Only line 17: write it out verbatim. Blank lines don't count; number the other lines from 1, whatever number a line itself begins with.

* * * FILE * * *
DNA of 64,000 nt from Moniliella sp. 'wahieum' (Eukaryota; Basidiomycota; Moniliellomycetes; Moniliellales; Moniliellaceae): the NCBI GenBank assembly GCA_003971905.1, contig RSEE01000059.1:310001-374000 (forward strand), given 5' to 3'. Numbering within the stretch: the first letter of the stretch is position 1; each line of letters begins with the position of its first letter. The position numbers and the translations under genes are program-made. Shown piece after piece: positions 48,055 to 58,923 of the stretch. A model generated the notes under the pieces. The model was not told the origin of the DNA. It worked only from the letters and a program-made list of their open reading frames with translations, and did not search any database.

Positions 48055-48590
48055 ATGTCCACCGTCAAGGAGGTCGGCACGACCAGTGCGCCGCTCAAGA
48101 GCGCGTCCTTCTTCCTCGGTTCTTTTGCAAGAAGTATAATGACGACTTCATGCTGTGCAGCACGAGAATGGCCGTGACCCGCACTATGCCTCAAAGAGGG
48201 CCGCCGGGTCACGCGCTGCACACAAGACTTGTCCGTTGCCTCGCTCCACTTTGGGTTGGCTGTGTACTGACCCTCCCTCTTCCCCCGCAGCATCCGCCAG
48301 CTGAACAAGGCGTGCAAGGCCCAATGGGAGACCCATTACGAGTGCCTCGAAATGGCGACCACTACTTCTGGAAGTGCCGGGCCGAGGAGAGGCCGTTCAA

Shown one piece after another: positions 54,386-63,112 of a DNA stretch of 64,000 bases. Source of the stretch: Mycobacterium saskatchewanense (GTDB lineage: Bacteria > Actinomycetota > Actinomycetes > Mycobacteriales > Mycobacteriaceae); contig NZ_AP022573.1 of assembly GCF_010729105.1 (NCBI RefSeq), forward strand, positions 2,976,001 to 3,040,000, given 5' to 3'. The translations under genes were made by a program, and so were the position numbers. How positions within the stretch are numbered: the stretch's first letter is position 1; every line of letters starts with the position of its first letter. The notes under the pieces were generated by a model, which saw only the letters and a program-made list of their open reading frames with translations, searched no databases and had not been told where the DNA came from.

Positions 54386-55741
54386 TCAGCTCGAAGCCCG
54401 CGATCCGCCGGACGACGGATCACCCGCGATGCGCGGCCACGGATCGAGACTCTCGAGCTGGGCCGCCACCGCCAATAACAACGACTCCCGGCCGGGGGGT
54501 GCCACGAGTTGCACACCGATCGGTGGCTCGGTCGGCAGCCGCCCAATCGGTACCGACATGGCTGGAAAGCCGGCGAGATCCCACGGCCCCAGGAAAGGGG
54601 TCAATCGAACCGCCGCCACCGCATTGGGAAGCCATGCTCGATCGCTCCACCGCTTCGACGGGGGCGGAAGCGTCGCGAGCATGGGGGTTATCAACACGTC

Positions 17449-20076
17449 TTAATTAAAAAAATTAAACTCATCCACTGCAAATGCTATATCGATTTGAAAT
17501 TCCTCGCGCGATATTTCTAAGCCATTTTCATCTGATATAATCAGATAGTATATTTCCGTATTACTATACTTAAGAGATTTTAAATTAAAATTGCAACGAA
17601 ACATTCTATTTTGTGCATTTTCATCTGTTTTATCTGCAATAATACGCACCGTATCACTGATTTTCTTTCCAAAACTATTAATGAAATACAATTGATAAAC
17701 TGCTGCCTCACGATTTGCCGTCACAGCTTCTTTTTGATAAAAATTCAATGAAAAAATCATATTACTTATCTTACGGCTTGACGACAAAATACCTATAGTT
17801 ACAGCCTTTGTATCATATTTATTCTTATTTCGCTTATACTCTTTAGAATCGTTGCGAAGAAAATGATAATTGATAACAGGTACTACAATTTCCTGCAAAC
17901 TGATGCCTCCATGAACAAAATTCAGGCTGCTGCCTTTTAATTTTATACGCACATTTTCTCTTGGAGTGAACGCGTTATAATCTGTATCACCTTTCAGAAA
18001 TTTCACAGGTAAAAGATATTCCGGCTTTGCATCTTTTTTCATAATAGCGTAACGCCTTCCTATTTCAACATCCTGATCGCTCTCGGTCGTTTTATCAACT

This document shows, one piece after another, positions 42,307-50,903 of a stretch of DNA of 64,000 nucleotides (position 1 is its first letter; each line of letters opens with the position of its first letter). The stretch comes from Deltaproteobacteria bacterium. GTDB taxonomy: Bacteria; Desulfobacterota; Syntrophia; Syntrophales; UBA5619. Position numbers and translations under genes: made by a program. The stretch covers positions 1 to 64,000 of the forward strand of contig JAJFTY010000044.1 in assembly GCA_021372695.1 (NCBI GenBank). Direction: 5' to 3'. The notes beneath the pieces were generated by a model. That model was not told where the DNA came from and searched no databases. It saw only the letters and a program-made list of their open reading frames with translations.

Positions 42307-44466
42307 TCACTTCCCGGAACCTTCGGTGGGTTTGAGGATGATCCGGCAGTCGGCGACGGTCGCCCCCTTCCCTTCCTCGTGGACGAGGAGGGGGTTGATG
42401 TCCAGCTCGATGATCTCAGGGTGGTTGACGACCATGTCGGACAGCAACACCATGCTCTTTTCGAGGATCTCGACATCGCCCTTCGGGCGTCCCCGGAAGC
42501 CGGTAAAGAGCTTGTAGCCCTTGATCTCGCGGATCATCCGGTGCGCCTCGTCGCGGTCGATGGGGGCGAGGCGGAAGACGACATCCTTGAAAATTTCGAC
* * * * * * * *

17701 TGCTGCCTCACGATTTGCCGTCACAGCTTCTTTTTGATAAAAATTCAATGAAAAAATCATATTACTTATCTTACGGCTTGACGACAAAATACCTATAGTT